Boffins develop novel approach to make polystyrene biodegradable
From our ANI Correspondent
London, Sept 5: Chinese scientists have developed a novel approach to make foam polystyrene biodegradable. Foam polystyrene is used as a protective packaging for all sorts of products, but it is not biodegradable.
Previously manufacturers have tried making it more environmentally friendly by incorporating cellulose and starch, which microbes can break down, or by adding light-sensitive polymers that degrade in sunlight.
However, as, Shanpu Ya and colleagues at the Polymer Science and Engineering College of Quingdao University of Science and Technology in China found, all these methods have serious disadvantages.
In particular, it took too long time for polymers to break down in these ways, they said.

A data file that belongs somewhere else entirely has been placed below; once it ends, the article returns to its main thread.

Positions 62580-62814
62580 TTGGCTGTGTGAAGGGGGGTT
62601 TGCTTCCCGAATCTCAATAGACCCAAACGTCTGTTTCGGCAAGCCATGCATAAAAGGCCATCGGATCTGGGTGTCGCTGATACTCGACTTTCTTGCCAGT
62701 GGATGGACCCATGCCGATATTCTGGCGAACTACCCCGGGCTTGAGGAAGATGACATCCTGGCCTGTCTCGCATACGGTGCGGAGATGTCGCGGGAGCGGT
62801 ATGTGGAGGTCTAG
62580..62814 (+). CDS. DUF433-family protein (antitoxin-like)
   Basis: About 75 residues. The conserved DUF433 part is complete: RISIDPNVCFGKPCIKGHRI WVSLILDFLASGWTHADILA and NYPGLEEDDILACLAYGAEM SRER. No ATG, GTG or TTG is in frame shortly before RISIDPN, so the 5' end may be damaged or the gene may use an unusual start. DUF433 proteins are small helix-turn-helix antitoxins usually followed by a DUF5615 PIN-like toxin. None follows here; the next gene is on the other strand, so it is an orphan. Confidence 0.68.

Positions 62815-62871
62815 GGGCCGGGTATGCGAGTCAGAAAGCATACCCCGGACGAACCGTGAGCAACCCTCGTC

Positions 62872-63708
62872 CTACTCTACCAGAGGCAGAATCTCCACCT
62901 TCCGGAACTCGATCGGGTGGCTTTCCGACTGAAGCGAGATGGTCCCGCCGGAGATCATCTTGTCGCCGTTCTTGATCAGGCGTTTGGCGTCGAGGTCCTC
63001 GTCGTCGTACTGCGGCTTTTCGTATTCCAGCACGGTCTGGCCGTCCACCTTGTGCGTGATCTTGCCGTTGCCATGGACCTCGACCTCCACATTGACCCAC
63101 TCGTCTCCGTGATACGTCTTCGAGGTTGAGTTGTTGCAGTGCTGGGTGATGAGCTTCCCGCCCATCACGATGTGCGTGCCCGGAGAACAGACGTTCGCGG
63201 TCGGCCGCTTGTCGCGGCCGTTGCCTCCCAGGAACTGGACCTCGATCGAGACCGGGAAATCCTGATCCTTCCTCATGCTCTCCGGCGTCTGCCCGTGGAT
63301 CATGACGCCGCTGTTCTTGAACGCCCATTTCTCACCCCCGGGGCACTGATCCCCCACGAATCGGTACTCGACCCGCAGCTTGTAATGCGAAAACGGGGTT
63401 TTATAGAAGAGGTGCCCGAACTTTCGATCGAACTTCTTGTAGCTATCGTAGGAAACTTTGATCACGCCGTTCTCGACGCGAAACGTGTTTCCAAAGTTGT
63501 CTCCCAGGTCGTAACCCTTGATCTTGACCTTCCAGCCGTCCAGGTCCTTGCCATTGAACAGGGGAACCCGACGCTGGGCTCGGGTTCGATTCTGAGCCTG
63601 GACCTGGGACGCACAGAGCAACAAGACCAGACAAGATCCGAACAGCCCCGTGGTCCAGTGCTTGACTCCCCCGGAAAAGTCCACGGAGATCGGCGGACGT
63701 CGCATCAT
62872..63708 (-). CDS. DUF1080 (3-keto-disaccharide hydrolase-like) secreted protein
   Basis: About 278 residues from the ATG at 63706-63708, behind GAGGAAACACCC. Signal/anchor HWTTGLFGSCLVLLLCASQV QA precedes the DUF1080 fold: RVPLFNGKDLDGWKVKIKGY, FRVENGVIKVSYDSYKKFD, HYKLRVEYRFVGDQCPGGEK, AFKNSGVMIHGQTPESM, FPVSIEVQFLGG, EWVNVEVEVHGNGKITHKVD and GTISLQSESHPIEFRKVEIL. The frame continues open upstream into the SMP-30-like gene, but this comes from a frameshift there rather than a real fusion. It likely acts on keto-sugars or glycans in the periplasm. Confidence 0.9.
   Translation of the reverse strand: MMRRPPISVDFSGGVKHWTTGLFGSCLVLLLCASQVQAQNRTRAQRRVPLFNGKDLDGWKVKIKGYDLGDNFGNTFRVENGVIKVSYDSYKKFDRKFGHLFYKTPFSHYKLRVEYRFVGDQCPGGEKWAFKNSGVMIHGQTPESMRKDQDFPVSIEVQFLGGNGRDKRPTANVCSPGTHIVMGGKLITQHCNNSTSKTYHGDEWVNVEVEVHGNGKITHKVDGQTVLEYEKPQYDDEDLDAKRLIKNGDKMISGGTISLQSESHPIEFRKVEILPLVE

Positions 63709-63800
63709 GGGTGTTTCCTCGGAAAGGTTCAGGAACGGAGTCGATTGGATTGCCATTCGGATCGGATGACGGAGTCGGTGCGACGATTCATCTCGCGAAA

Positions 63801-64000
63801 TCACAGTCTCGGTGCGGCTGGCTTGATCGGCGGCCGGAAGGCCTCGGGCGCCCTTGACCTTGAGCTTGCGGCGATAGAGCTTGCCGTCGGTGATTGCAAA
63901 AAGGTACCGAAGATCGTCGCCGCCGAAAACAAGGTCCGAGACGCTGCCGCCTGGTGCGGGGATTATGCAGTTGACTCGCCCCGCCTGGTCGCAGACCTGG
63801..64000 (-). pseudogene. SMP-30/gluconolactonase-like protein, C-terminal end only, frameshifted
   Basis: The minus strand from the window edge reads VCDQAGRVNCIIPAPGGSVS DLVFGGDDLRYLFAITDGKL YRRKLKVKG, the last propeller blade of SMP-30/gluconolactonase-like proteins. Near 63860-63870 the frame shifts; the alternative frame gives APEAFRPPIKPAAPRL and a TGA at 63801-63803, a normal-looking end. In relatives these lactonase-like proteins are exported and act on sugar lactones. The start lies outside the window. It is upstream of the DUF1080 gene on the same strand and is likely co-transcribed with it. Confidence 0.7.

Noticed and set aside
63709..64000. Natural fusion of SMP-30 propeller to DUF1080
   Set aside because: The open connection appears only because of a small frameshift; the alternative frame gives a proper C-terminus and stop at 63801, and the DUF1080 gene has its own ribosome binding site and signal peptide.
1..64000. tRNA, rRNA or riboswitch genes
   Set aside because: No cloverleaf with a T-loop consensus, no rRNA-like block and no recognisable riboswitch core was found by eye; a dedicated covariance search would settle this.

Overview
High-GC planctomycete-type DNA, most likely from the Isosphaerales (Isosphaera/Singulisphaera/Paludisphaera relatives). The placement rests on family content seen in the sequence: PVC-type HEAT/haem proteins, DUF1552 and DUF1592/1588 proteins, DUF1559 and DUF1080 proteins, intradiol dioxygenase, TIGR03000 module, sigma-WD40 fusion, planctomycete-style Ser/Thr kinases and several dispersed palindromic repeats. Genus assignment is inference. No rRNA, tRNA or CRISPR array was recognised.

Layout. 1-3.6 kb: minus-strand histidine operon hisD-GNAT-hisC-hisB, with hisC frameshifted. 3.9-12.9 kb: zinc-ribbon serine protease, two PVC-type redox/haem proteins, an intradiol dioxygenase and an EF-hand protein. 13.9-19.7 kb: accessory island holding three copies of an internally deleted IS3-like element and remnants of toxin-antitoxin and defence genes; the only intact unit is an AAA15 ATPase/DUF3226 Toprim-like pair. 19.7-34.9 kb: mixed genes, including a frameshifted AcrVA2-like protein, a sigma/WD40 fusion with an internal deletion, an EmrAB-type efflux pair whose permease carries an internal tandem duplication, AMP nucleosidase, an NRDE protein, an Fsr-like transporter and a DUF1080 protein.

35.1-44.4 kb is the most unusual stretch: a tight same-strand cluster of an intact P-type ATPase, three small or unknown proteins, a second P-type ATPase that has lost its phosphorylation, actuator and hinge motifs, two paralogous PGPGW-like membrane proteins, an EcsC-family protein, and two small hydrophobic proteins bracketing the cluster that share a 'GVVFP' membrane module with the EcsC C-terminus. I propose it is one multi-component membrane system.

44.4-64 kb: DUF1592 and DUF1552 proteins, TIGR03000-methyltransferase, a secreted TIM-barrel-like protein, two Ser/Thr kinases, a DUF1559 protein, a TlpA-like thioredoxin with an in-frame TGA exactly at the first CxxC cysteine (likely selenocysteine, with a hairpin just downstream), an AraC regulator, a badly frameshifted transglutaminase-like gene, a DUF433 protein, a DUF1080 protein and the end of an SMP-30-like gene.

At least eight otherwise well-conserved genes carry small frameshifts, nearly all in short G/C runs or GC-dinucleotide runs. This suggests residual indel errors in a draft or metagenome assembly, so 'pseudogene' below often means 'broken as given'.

The team has now developed a new approach that involves embedding water-absorbing resin particles about five micromeres in diameter throughout a chemical like styrene before it is polymerised to form a polystyrene-like material.
When the resulting solid comes into contact with water, the resin particles expand, reducing the polymer structure to a powder that should then biodegrade.
The team says that by altering the ratio of ingredients, it is also possible to control the rate of disintegration.
A crucial factor, the scientists say, is that the resulting foamed polystyrene is cheaper than conventional materials and should therefore be readily adopted by cost-conscious companies that also want to be environmentally responsible.
The team has applied for a patent for their water disintegrable polystyrene foam, reports New Scientist.